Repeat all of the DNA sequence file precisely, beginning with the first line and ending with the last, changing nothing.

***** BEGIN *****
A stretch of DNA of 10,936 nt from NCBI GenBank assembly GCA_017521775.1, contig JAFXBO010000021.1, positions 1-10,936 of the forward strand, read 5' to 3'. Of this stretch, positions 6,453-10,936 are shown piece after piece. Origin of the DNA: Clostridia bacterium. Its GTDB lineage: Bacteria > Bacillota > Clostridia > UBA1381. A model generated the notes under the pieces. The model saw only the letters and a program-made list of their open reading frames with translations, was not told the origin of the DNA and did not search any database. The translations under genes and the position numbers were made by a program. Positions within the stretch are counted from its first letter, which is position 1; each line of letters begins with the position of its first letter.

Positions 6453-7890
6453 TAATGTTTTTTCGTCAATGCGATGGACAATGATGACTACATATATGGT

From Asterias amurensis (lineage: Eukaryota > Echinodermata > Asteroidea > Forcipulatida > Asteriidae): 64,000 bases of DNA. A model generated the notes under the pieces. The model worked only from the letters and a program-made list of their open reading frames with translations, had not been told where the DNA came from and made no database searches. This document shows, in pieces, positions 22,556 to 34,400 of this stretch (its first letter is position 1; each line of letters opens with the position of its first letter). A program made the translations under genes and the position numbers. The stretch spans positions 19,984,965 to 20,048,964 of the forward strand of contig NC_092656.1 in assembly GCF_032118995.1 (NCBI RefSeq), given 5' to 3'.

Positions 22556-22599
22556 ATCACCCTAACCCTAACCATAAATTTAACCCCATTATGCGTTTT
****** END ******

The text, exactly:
A stretch of DNA of 10,936 nt from NCBI GenBank assembly GCA_017521775.1, contig JAFXBO010000021.1, positions 1-10,936 of the forward strand, read 5' to 3'. Of this stretch, positions 6,453-10,936 are shown piece after piece. Origin of the DNA: Clostridia bacterium. Its GTDB lineage: Bacteria > Bacillota > Clostridia > UBA1381. A model generated the notes under the pieces. The model saw only the letters and a program-made list of their open reading frames with translations, was not told the origin of the DNA and did not search any database. The translations under genes and the position numbers were made by a program. Positions within the stretch are counted from its first letter, which is position 1; each line of letters begins with the position of its first letter.

Positions 6453-7890
6453 TAATGTTTTTTCGTCAATGCGATGGACAATGATGACTACATATATGGT

From Asterias amurensis (lineage: Eukaryota > Echinodermata > Asteroidea > Forcipulatida > Asteriidae): 64,000 bases of DNA. A model generated the notes under the pieces. The model worked only from the letters and a program-made list of their open reading frames with translations, had not been told where the DNA came from and made no database searches. This document shows, in pieces, positions 22,556 to 34,400 of this stretch (its first letter is position 1; each line of letters opens with the position of its first letter). A program made the translations under genes and the position numbers. The stretch spans positions 19,984,965 to 20,048,964 of the forward strand of contig NC_092656.1 in assembly GCF_032118995.1 (NCBI RefSeq), given 5' to 3'.

Positions 22556-22599
22556 ATCACCCTAACCCTAACCATAAATTTAACCCCATTATGCGTTTT